A Path with a Heart by TJ Rehmi
Gooey by Glass Animals
Soak It Up by Houses
Holiday by The Hip Abduction
Send my Love by Adele
Soul Miner by Tommy Guerrero
Sitar lights by Dj Drez
Sita Ram by Madi Das
Let it Go by James Bay
Bell Service by Feist and Grizzly Bear
There is a Light by Steve Gold
Summer is here and the swimsuits are out! Mixed feelings about it? In a culture that is drilling "bikini body" images into our heads at every opportunity, moms often feel defeated when it comes to their physical self. We are constantly putting our children’s needs before our own. How can we take care of the kids, clean the home, cook the dinner, maintain a job, AND stay healthy and fit? As a personal trainer, I encourage my mom clients to take a realistic approach. It's not about maintaining your 24-year-old-bikini-wearing body. It's about living in your healthiest, strongest, happiest body RIGHT NOW.
Here are a few realistic ways to find YOUR summer body. I promise it’s not too late!
Workout with Your Kids
No time to workout? Get your kids in on the action. You will be able to exercise more often, and it will help your children build positive associations with exercise early in life. Win/win!
Find ways to build exercises into your daily life. Invest in a jogging stroller (I am in love with my Bob!). Find a mommy/baby yoga or fitness class. Try circuit training on the playground. Don't be afraid to be the parent doing squats and pushups on the side lines! And my favorite... have a dance party in the living room with your kiddos. They love this, and you will be burning tons of calories if you really boogie.
Practice Mindful Eating
Do you catch yourself shoveling food into your face over the kitchen counter with the kids screaming in the background? Or do inhale your meal while binge watching your favorite show at the end of the day? Munching with distraction often causes us to overeat. In these moments we do not allow our mind to process what the body is consuming.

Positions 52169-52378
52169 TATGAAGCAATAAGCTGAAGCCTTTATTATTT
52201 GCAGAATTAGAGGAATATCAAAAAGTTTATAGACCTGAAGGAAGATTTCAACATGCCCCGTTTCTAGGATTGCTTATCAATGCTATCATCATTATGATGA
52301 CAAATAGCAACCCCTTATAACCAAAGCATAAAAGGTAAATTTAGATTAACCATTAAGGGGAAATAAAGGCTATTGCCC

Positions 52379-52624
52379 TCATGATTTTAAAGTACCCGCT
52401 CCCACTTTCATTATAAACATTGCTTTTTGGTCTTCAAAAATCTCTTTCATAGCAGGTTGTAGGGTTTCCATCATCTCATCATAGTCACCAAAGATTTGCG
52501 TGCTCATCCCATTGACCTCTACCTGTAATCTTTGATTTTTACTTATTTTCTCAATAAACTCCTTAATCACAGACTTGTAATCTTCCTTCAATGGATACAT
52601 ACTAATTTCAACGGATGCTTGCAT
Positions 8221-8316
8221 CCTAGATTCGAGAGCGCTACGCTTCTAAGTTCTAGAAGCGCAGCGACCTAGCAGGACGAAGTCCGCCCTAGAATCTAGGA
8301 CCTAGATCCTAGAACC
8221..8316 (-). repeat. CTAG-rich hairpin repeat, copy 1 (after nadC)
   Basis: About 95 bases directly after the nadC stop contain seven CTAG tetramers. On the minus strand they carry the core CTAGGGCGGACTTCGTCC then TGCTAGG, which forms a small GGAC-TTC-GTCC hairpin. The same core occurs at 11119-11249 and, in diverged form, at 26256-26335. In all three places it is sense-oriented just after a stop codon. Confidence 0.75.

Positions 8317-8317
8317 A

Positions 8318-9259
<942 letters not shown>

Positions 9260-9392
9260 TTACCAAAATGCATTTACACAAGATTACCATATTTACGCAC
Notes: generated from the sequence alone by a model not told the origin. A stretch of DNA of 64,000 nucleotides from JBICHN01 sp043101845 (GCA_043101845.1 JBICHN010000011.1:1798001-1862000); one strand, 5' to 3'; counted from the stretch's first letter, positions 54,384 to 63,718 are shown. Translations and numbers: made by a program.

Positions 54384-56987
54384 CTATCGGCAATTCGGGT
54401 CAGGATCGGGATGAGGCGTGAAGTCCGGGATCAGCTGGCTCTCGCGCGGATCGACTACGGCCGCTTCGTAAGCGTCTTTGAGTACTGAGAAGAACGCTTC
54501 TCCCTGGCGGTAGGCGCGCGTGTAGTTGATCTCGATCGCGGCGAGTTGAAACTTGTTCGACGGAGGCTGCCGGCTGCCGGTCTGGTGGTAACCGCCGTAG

Practice mindful eating. Put away electronic devices and wait for a quiet moment (without your kids around if possible). Savor each bite of your food. Notice the taste, the smell, and the texture. Remind yourself that each food is nourishing your body. By doing this we are better able to receive the message when we are satiated. We will also enjoy our eating experience on a deeper level.
Find an Exercise Buddy
Do you know a friend who may be ready to make some healthy changes with you? Finding a workout buddy can help you stay on track. Set a weekly workout date, share recipes, or sign up for new group classes together. Not only will you be more likely to exercise, but you will have more fun doing it.
Another option is finding an experienced and knowledgeable health coach, nutritionist, or personal trainer (like myself) to guide you. It may not be as cost effective as using a friend, but it will ensure that you see results in a timely, safe, and effective way.
Good luck finding your summer body! My team does amazing work with moms throughout NYC and Westchester. We are here to help. We also offer virtual skype sessions at a fraction of the cost. Visit www.mindbodyfitnessnyc.com for more info. Want to chat with me in person? Come to the Hastings Flea next Sunday, July 12th for 10am to 4pm. I will be giving away free sessions, doing fitness consultations, and teaching kids yoga! www.hastingsflea.com
Sometimes it seems impossible to drum up the time and energy needed to cook a healthy meal. And what happens to dinner when mommy (or daddy) has had a long day? In our house, we usually end up ordering a less than nourishing take-out dinner. What if there was a way to embrace cooking, even on the challenging days, and actually find contentment in it? Recently someone at in my mom's group mentioned Mindful Cooking. My ears perked up! I am a big advocate of mindful eating, so why I had I not thought to bring mindfulness to the kitchen as I prepared the food? As I started to read up on it I realized I already was practicing mindful cooking in many ways.
Mindfulness in its self is the state of being aware and present in the given moment. It is in those moments, when we allow ourselves to let go of that constant babble in the mind, we can find true contentment. “Be here now.” I often repeat this mantra to yoga practitioners when I am teaching. It’s easier said than done, but those moments of mental stillness can help us slow down and appreciate what is right before us.